• I explored different options for the Travellers costume as well. Again I took into account the opinions of my family and friends and took the strengths and weaknesses of the different options into account when making my final decision.

  • The travellers costume reflected the brief of flow and fitted the story well. His boots and staff showed he was a traveller, the colours reflected he didn’t want to draw attention to himself. There was a flow to the staff and poncho tassles.

  • The Travellers costume added to the visual appeal of my film and my dancer loved it.

  • I thoroughtly researched areas to consider when designing costumes before beginning my own designs.

Costume / Hair and Makeup : the worse bits :

  • my travellers costume was a bit of a cliché

  • the colouration of the travellers costume and the tassles on both costumes did not make the job of rotoscoping easy

  • the sand creatures costume left me exposed to the elements and the clay I applied for the sand creature’s makeup left me cold despite having blankets too hand. This left me vulnerable as when dancing being cold can increase the risk of injury as muscles are more likely to tear when cold.

  • The clay restricted my movement a little and the cracking effect didn’t show up as well as I had thought it would from my test shots.

  • Wearing a skirt as the sand creature restricted my movments a little. I understand the feminist argument more now when they point out that dressing little girls in dresses can restrict their behaviour for example, a skirt flops down over your face when you do a cartwheel.

  • The amulet could have been more porminent and special….perhaps something custom made would have better reflected the narrative.

  • I used black ribbons to bind my feet on the first day of shooting. These didn’t stay in place and were a nuisance, so I had to think on the spot and use black electricians tape instead.

  • I had used gravy browning to stain the staff and this attacted dogs on set!


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FMP Understanding The Brief

From the brief I understand that I am to conceive, plan, produce and evaluate a short 2-4 minuet film whilst recording my every step on this blog. To do this there are key posts that I will have to do as well as keeping a diary style log of what i’m doing. To help me keep track of this I will produce a checklist with all the tasks I have to do.


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Initial Ideas

In collaboration with the performing arts class students we looked at three scripted stimuli.

Script 1:



Script 2:



Script 3:



Script 4:


When coming up with the ideas we would take parts of the script and all say ideas and when we had ideas we liked we wrote them down and sometimes expanded on parts of them.

In the end the group decided on the poem script (script 2 as above.) As you will be able to see in the sheet we produced the ideas we liked all seemed to have a sort of falseness to them in terms of the characters (mannequins, clockwork masquerade, dollhouse.) of these the group seemed to unanimously agree on the idea of a dollhouse in which one character turns the porcelain order into chaos. To do this we are looking at the possibilities of making it into a dance film and how we think we could set it up like a dollhouse in terms of set costume and makeup.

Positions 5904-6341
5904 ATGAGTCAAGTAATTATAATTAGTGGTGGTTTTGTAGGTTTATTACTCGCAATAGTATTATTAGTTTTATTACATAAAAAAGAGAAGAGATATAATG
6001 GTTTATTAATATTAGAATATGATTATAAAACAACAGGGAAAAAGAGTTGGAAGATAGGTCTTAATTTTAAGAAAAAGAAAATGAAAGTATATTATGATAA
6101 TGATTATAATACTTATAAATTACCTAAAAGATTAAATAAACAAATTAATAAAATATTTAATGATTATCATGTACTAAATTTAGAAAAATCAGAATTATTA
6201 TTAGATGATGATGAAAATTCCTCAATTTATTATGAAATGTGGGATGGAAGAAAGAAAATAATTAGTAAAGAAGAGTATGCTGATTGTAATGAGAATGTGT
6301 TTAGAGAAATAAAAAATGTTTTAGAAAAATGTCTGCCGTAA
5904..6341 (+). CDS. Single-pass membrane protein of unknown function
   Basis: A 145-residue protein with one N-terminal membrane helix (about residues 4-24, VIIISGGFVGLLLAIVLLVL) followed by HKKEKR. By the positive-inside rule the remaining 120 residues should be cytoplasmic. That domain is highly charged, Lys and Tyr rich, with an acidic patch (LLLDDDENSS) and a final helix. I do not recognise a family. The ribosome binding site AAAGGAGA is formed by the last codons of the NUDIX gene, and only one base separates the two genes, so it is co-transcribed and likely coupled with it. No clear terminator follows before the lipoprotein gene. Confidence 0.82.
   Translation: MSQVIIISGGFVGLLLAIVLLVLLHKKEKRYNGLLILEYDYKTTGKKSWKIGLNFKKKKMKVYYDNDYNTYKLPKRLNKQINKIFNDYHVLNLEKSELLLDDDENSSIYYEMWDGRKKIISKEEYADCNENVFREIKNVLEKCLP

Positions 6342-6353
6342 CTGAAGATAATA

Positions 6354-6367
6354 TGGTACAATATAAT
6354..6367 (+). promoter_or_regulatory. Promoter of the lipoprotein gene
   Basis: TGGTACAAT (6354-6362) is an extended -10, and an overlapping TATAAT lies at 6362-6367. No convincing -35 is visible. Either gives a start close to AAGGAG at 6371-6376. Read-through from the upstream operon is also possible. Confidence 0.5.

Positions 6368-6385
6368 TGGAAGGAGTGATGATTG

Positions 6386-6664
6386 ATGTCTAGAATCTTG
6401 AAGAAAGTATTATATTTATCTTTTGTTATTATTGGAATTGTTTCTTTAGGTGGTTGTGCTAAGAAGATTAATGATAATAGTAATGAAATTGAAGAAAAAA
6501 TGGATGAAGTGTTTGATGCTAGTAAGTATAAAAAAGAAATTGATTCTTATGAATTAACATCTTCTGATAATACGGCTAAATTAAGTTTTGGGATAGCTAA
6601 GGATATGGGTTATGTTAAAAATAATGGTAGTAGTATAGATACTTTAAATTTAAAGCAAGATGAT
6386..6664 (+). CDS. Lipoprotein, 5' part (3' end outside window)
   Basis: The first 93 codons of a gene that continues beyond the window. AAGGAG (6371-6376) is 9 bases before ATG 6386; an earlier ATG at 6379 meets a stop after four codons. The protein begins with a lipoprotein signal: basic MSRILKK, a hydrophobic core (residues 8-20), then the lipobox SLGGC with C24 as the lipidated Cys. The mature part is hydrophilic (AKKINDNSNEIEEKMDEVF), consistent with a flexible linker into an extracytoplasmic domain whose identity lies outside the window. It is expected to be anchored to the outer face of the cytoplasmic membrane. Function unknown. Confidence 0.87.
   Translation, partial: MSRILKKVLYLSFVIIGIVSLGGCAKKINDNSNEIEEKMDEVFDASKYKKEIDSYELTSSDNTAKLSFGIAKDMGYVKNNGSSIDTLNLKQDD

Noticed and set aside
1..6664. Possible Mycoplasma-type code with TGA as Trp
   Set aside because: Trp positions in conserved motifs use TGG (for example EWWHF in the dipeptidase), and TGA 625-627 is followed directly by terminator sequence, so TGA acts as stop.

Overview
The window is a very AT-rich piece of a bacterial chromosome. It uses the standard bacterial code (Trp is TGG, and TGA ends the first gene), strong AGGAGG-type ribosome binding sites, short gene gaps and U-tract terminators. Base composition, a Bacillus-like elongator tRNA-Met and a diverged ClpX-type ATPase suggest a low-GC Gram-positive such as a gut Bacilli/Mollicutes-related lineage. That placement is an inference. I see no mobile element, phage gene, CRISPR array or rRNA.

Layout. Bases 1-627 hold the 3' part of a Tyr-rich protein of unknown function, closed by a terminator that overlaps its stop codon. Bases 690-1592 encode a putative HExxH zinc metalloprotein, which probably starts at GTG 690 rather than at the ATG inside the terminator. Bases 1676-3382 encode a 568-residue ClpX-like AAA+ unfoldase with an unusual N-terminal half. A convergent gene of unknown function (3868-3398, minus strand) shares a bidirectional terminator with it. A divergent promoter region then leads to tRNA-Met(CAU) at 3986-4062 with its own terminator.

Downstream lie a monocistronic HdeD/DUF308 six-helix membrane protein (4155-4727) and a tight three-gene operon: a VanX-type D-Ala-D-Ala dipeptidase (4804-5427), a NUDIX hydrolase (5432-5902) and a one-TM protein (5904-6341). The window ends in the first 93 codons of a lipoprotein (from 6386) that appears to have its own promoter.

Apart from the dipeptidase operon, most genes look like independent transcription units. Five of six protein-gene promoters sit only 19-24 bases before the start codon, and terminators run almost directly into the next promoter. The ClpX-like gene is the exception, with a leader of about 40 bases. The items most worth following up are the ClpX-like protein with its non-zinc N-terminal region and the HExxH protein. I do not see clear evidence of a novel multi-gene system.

from the dolls house suggestion we have devised a number of alternative takes on the idea. They are:

  1. Dinning room dance with robotic contemporary styles to show contrast between the fake and the real.
  2. People taking dolls to work so the dolls live the same life.
  3. A girl with a broken family uses dolls for escapism using them to demonstrate her perfect family.
  4. morning routine where the person “dolls up” then goes outside and everybody else is also dolled up.
  5. “Dollception” dolls who play with dolls who play with dolls etc.
  6. Russian dolls  here people open up to reveal other people


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Unit 11 Evaluation

What went well:

Making the website worked well on Wix. I was able to very easily build a decent looking website with all the videos I want to share. On the website I included widgets navigating to my Vimeo YouTube and Instagram which could boost my web traffic and therefore views from potential employees.

I produced a Vimeo page so that I could upload videos without compressing them to much. This means that potential partners or employers will be able to fully appreciate my work.

In the research of marketing techniques I found an interesting assortment of  people who’s work interests me and saw how there marketing was done so that I was able to simulate this with my own marketing.

What I could improve:

My YouTube page is cluttered with rough edits and test shots so that anyone visiting my channel will get a pretty bad impression. it is like this because I use the videos in my evaluations, but once they have been used I need to remove any unwanted videos and set out a better layout with the videos I do want to show. Expanding upon this the videos I want to show are not currently going to be found by a search engine as they have no tags so once my YouTube has been cleaned I need to go through adding tags and sharing the video links on social media.

To improve upon my website I could buy a domain and get links to it on social media. this would generate web traffic so that it would appear higher on search engines like google this way more people are likely to see my work.

My twitter page is very basic and so does little to get peoples attention so to improve on this I would be wise to get some big names and big topics involved as there tags will provide a greater amount of web traffic thus gaining the videos I share greater hype and publicity.